Tiffany Hartley, the wife of missing American David Hartley, said on "The Early Show" Thursday she doesn't believe her husband is alive.
"Unfortunately I don't think he is alive at this time, since we're almost a week since he's been gone. I do believe that possibly they do have him and they're hiding him. And if they would just give us back his body, then we can move on."
Tiffany said she and her husband's family are just trying to survive as they wait, hoping for news that his body has been found.
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"We're just trying to get through this and you know, being in the media and stuff, it's not easy," she said. "It's not easy to kind of be in the spotlight right now, especially when we're trying to grieve for David and get him home and trying to plan all the services here and in Colorado. We're just in survival mode."
Mexican officials have intensified their search the American, who was shot, according to his wife, while they were jet-skiing on the lake that straddles the U.S.-Mexico border.
CBS News correspondent Don Teague reported on Wednesday, six days after her husband David was allegedly shot and killed by suspected Mexican pirates on Falcon Lake, Tiffany returned to the water, this time, to place a wreath near the site of the shooting to say goodbye to her lost husband and to pray with his family.
Tiffany Hartley said Wednesday, "We know he's out there somewhere and we just wanted to go ahead and leave the flowers where I had lost him."
The tearful goodbye came even as a task force of Mexican police and soldiers searched their side of the lake by boat and helicopter -- a welcome sign after what the Hartley family considers only half-hearted search efforts by Mexican authorities so far.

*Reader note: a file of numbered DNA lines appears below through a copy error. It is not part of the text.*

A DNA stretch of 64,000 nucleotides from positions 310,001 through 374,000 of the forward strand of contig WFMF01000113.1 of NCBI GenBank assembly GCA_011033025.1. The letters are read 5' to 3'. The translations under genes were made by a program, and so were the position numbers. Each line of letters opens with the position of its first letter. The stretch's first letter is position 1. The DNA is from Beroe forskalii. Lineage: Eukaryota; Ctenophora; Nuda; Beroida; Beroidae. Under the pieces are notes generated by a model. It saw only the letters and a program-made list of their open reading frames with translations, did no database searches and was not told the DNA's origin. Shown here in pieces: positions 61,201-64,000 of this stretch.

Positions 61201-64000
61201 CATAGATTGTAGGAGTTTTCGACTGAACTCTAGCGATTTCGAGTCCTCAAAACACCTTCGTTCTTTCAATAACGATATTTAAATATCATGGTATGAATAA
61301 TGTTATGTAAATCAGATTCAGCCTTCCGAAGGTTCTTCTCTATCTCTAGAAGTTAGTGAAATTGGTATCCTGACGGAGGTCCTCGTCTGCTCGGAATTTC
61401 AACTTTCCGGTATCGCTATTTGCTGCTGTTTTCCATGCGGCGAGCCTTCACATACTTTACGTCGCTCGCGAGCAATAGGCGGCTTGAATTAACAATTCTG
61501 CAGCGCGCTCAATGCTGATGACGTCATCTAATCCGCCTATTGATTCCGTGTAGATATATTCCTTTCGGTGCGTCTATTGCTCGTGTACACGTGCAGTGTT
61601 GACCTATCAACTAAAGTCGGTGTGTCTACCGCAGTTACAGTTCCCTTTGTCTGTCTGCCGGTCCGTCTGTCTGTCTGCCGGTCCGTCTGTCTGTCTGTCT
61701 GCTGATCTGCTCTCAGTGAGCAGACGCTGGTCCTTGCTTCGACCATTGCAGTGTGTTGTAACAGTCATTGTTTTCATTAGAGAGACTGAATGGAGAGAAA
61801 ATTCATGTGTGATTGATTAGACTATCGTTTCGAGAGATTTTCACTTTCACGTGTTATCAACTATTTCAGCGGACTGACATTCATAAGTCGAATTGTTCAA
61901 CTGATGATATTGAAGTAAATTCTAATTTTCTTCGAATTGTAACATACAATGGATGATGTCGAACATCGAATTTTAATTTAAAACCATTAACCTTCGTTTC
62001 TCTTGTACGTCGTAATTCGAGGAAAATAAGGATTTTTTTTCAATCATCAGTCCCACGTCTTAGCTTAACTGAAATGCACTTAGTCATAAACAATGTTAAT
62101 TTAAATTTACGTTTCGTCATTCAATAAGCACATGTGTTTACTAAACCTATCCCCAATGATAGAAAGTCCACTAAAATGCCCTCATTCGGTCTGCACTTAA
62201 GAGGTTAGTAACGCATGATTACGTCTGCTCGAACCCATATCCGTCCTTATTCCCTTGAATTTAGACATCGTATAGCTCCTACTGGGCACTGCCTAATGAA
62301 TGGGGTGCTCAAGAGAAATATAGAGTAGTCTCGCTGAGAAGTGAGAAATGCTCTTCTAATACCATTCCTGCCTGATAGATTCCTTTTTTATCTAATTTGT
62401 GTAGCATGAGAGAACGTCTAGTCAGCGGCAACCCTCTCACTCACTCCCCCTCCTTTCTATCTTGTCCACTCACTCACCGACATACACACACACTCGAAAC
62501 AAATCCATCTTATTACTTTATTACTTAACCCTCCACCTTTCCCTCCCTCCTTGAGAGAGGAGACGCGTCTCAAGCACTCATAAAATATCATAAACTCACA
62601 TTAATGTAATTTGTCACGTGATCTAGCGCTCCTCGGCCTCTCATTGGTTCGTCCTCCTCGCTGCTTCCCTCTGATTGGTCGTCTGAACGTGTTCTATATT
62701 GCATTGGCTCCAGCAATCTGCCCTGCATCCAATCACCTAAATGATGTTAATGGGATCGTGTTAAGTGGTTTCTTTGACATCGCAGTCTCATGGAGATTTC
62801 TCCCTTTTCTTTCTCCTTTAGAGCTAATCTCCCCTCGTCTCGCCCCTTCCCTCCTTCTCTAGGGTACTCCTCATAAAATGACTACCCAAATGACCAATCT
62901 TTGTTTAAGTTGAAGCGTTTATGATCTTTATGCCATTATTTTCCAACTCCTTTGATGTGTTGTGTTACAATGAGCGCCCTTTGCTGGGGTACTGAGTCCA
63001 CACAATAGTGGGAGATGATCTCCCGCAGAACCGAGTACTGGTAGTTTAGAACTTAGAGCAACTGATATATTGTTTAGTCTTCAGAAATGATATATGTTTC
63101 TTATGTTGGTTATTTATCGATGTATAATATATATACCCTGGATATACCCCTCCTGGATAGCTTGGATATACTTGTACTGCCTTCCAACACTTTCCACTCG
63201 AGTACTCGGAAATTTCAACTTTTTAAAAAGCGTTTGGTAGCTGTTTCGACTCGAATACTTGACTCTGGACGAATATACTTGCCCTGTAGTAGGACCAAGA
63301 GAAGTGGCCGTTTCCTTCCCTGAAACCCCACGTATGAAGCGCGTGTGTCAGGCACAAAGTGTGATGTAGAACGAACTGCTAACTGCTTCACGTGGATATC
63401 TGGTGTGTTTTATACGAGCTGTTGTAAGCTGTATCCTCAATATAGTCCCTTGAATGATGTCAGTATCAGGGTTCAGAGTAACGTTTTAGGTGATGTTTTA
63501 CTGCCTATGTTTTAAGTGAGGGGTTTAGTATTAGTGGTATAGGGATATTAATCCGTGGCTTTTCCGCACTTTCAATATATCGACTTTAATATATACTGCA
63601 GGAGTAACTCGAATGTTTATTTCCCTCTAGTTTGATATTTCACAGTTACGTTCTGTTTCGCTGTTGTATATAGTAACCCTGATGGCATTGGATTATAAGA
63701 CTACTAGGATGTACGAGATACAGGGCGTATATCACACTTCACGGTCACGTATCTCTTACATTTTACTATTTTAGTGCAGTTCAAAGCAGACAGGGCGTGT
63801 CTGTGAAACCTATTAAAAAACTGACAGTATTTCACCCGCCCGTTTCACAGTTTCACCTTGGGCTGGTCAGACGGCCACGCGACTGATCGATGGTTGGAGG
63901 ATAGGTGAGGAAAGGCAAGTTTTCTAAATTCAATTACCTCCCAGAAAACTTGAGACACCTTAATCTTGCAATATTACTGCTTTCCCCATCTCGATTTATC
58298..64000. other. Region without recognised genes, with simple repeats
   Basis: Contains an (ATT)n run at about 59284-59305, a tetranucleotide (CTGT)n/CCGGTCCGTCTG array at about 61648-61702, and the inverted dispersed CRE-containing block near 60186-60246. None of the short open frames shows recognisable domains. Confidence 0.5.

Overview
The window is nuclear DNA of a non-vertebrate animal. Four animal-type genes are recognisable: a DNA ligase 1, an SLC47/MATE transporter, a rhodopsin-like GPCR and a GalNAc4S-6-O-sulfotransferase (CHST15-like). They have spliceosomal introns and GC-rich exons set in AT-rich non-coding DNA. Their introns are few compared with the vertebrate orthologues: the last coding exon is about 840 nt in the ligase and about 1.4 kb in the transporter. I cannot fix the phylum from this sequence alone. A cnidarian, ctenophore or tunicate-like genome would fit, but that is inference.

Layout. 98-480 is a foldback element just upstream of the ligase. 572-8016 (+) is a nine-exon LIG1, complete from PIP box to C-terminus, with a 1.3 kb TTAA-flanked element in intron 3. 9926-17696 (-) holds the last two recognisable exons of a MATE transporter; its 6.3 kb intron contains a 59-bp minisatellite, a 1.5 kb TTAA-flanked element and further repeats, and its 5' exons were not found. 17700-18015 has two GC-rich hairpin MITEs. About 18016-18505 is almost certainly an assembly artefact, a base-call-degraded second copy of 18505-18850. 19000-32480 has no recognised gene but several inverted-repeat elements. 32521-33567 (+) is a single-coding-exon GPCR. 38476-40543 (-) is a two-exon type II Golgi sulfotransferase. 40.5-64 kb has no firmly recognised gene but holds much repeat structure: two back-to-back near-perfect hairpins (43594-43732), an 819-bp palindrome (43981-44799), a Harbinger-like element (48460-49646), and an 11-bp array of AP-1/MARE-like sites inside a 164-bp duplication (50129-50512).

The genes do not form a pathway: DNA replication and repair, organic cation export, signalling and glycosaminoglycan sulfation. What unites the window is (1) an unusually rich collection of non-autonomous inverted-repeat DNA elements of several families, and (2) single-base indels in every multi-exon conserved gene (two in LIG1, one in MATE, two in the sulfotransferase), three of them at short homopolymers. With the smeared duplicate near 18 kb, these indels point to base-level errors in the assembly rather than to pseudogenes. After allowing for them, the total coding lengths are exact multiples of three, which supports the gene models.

The American sheriff investigating the shooting suspects his counterparts across the border are afraid of the heavily armed drug cartels that control the Mexican side of the lake.
Sigifredo Gonzalez, Jr., Zapata County sheriff, said, "These individuals possess 50-caliber machine guns, RPG's, shoulder-fired grenade launchers. We don't have that type of weaponry."
Wednesday's search, which failed to find Hartley's body or sign of his jet ski, may have been prompted by increasing political pressure on the Mexican government.
Texas governor Rick Perry appealed directly to Mexico's president, asking him to personally intervene.
Pam Hartley, mother of the missing jet skier, says it's still not enough.
She said, "President Obama, Hilary, they're parents. They know…please negotiate this. All we want is David home."
Tiffany says only when her husband is found and returned will she and his family finally begin to heal.
Tiffany said, "It's very emotional because I know he's out there and we just all want him back."
On "The Early Show" Thursday Tiffany Hartley responded to ongoing questions about her story.
Mexican investigators have questioned Tiffany's story this week, saying they wonder whether the attack took place at all. In a statement, Marco Antonio Guerrero Carrizales, district attorney for the Miguel Aleman Province, wrote, "We are not sure. We are not certain that the incident happened the way they are telling us."
The district attorney questions why his body has not been recovered, particularly because they were told he was wearing a life vest and why there is no sign of his jet ski. In fact, the district attorney contends, no evidence exists that a crime was committed.
Tiffany admitted on "The Early Show" that there is no evidence of a crime because she doesn't know the state of her husband's jet ski -- because it hasn't been found -- and her jet ski doesn't have any bullet holes.
However, she added a witness has come forward that says she was being chased.
She said, "We do have a witness that had seen me racing away from the boat -- or a boat -- I don't know who he saw. But yeah, we do have a witness."
"Early Show" co-anchor Maggie Rodriguez said American police are getting involved, but on the Mexican side, they're saying they wouldn't stand a chance.
"They would be outgunned," Rodriguez said, adding, "Is that discouraging to you? Do you feel they might not be as likely to search because they're afraid?"
Tiffany said, "It is discouraging, yes. They need more manpower and they are asking for more people to come and help them. Currently, right now, we think they have like 40 people or so, we're don't really know for sure how many, but they are probably outnumbered, so we do need -- they do need to get more people to help them."
When asked if she's satisfied with the search response, Pam Hartley replied "no."
She said, "It's like David's not home. So we still need resources. We still need help. We need Mexico and the United States to work together on this. It's like they're our neighbors. It's like neighbors help neighbors. And we need help."
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